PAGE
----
All Over Your Face, Amy, Fooled You Twice, Hawksley Workman, I Wake Up Everyday, Let Me Be Your Ferris Bueller, Small Sins, The Carnations, Thomas D'Arcy, Tommy Hawkins, What We Want, Why Don't You Believe Me?
In the 1960s the Canadian imprint of Decca, London Records, released a series of The World of … albums: The World of the Zombies, The World of the Rolling Stones, The World of Cat Stevens, etc. Now Poprock Record would like to present The World of Thomas D’Arcy. Why? Because this guy is all over the musical map, in a very good way. From his teenage punky poprock band, the Carnations, to a one album appearance with All Systems Go!, to his one-man, keyboard-based band Small Sins, to a slew a solo material and a recent collaboration with Hawksley Workman in their Tommy Hawkins project, D’Arcy is master of all he turns his talents to. For a host of acts behind the scenes, his studio production credits alone should make him a star. But constant throughout his varied career are the songs: quirky, catchy, usually with a subtle hook that sneaks up and refuses to release its hold.
I saw the Carnations live at the Horseshoe Tavern in Toronto in the late 1990s, opening for some band I don’t remember. They were a blast of hooky teen exuberance. I bought their debut CD, Superluminal, at the show, which was a good thing as none of their recordings appear to be available digitally. The seven songs owe a debt to the alienated charm of bands like Weezer but the result is still pretty original, with “Bald Avenger” and “Let Me Be Your Ferris Bueller” as stand out tracks. D’Arcy has posted three Carnations videos on his YouTube page which give you some sense of how the band developed over time, with songs like “Scream and Yell” and “I’ve Got Spies” showcasing a more muscular sound on later records. Let Me Be Your Ferris Bueller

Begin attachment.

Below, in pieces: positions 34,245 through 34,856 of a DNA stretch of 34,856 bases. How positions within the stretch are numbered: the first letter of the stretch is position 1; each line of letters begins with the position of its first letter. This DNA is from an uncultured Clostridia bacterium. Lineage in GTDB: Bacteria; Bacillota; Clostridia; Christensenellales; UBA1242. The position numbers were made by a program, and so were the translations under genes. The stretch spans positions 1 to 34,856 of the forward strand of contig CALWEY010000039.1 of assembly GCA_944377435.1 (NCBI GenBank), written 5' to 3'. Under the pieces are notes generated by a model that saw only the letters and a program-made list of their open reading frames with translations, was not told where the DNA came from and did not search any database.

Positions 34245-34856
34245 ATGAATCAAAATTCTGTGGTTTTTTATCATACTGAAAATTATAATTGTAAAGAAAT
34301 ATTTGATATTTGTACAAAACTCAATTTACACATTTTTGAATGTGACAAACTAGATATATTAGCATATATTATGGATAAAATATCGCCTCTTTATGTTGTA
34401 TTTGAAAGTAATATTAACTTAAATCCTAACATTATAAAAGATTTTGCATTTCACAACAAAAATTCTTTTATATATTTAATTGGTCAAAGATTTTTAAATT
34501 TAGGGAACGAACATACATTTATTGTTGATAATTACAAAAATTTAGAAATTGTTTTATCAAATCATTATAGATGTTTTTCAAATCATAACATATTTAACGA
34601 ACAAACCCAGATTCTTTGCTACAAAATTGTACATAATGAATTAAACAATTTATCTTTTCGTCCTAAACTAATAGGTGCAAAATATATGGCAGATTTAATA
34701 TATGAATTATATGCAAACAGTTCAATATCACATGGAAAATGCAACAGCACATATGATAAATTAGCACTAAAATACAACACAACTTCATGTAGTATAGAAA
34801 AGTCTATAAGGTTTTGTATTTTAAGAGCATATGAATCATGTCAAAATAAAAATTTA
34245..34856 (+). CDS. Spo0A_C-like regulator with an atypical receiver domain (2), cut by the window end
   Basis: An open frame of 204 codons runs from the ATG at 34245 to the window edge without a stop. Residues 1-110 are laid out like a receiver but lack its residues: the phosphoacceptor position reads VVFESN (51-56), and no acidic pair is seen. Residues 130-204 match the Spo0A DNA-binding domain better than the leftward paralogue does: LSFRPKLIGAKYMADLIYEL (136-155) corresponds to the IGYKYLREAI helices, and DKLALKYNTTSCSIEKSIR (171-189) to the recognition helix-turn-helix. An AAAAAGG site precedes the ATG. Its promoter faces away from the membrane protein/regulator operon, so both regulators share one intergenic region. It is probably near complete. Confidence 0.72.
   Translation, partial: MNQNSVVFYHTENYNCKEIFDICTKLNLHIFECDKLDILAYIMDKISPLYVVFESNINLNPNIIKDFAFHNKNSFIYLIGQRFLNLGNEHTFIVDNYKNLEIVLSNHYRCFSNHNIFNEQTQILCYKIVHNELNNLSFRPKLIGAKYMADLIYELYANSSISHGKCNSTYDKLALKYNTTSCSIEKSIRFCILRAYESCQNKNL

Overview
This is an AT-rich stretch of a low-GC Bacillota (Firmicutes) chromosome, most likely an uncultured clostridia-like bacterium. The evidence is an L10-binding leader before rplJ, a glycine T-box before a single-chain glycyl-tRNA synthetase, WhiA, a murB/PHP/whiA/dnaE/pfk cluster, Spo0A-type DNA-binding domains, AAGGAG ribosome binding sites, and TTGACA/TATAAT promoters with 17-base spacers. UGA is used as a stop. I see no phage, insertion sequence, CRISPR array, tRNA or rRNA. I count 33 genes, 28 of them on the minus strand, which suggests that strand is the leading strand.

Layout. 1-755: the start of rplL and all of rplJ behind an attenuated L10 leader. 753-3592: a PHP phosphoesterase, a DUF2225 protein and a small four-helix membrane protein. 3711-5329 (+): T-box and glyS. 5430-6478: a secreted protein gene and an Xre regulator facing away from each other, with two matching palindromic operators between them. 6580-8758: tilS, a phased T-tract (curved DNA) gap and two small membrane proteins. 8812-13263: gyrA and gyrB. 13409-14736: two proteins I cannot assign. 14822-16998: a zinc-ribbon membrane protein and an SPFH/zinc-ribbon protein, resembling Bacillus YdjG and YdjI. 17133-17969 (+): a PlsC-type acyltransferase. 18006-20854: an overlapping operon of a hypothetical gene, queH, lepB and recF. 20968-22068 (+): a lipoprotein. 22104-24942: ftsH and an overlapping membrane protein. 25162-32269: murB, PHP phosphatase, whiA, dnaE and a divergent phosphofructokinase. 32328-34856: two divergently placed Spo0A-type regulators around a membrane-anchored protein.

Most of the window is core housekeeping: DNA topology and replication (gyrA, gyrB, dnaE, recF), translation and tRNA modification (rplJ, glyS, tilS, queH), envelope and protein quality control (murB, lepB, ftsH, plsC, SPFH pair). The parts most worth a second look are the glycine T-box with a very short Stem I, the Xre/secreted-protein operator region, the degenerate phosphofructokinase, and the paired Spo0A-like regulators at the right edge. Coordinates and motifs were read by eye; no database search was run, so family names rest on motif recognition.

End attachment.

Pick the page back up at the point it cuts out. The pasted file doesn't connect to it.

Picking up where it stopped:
Sometime after 2006 I saw D’Arcy’s new vehicle, Small Sins, play a show at a tiny club in Victoria, B.C. and didn’t even make the connection to his work with the Carnations, the sound was so different. Guitars took a backseat to a distinctive synth/keyboard sound, contrasted with taut vocals, particularly on songs like “Why Don’t You Believe Me?”
By 2012 he was just releasing work under his own name, like his spot on supergroup re-recording of the Monks goofy new wave Bad Habits album. Then 2013’s What We Want featured the great keyboard-heavy single, “I Wake Up Everyday” while 2015’s Fooled You Twice had a broader sound, with the single “All Over Your Face” vibing some serious ELO influence.
Then in 2016 he turned in another new direction, working with Hawksley Workman to produce a more earthy, rough-edged EP entitled Amy, credited to Tommy Hawkins. Filed under “Tommy Hawkins” is also where you’ll find a host of rare Thomas D’Arcy material on Soundcloud.